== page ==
Victorian Curriculum and Assessment Authority

From Wikipedia, the free encyclopedia
Jump to: navigation, search
Victorian Curriculum and Assessment Authority
Type Government Agency
Industry Education
Founded 2001
Founder(s) Government of Victoria
Headquarters 41 St Andrews Place, East Melbourne, Victoria, Australia
Key people

John Firth (CEO)

Christopher Wardlaw (Chair)
Services School curriculum
Student assessment
Education research
Revenue Increase A$51.33 million (2010) [1]
Net income Increase A$157,732 (2010) [1]
Employees

195.9 (FTE)
340 (Casual)

3700 (Sessional)
Parent Department of Education and Early Childhood Development
Website http://www.vcaa.vic.edu.au/

The Victorian Curriculum and Assessment Authority (VCAA) is a statutory authority of the Government of Victoria responsible for the provision of curriculum and assessment programs for students in Victoria, Australia. The VCAA is directly responsible to the Victorian Minister for Education through the VCAA Board.[2]

At the senior secondary level, the VCAA provides curriculum and assessment for the Victorian Certificate of Education (VCE) and the Victorian Certificate of Applied Learning (VCAL).

At the Prep to Year 10 level, the VCAA provides curriculum for the Victorian Essential Learning Standards (VELS) and formerly administered the Achievement Improvement Monitor (AIM) program (now replaced by the National Assessment Program – Literacy and Numeracy (NAPLAN)) which provides an indication of the literacy and numeracy skills of students. Students in Victoria undertake the testing in Years 3, 5, 7 and 9.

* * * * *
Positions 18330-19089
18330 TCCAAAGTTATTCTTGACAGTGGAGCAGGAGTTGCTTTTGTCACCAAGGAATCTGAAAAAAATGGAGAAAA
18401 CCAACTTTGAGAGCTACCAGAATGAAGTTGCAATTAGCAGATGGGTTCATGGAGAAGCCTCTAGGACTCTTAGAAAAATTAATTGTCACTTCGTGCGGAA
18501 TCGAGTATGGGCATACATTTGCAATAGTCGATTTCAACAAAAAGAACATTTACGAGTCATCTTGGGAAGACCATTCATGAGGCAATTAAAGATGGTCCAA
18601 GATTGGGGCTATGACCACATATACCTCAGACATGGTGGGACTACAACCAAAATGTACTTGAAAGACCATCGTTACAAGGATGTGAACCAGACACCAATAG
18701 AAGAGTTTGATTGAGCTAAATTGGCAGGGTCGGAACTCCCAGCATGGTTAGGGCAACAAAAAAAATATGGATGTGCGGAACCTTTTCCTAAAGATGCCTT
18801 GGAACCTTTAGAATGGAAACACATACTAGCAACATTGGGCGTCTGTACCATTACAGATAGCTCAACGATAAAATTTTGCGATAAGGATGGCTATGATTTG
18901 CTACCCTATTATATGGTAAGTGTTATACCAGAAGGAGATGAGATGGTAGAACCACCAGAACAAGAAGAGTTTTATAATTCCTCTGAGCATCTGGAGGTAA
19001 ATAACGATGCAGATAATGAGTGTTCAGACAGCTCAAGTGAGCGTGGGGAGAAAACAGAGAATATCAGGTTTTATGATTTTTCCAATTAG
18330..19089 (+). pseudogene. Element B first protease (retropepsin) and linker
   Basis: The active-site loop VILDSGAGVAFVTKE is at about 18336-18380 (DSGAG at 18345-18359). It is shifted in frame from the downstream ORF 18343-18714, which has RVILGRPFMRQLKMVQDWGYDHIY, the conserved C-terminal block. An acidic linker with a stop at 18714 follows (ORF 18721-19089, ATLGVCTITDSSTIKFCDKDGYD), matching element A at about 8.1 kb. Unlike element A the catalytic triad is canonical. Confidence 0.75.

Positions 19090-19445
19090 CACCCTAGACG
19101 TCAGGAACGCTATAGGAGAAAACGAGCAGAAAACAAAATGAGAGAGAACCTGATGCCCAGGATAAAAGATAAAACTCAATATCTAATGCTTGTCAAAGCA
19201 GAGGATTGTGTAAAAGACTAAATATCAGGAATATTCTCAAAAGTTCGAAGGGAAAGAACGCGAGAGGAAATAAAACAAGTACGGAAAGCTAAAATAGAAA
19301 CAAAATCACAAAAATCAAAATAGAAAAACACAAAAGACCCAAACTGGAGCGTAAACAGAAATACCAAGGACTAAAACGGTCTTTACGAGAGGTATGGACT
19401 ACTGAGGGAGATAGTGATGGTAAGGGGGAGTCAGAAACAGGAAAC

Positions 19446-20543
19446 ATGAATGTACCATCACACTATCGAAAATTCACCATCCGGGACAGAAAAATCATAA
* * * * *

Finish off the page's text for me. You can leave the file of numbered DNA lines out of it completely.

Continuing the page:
In a Year 12 VCE English examination in 2011 the VCAA instructed over 40,000 students to analyse a supposedly made-up blog that they in fact plagiarised from an opinion piece written by Helen Razer which was published in Melbourne-based newspaper The Age in 2010. Some of the comments written on the original article's webpage were also plagiarised.[3]

In 2012 the VCAA caused further controversy when they published a digitally altered depiction of the painting Storming of the Winter Palace by Nikolai Kochergin in a history examination, which formed part of an image analysis question on the Russian Revolution. The altered painting depicted a BattleTech Marauder II robot participating in the storming along with the Bolsheviks in 1917. [4] A VCAA spokesperson stated that the image was sourced from the internet, and that 5.5 percent of students had their scores adjusted due to the robot's presence.

References[edit]

External links[edit]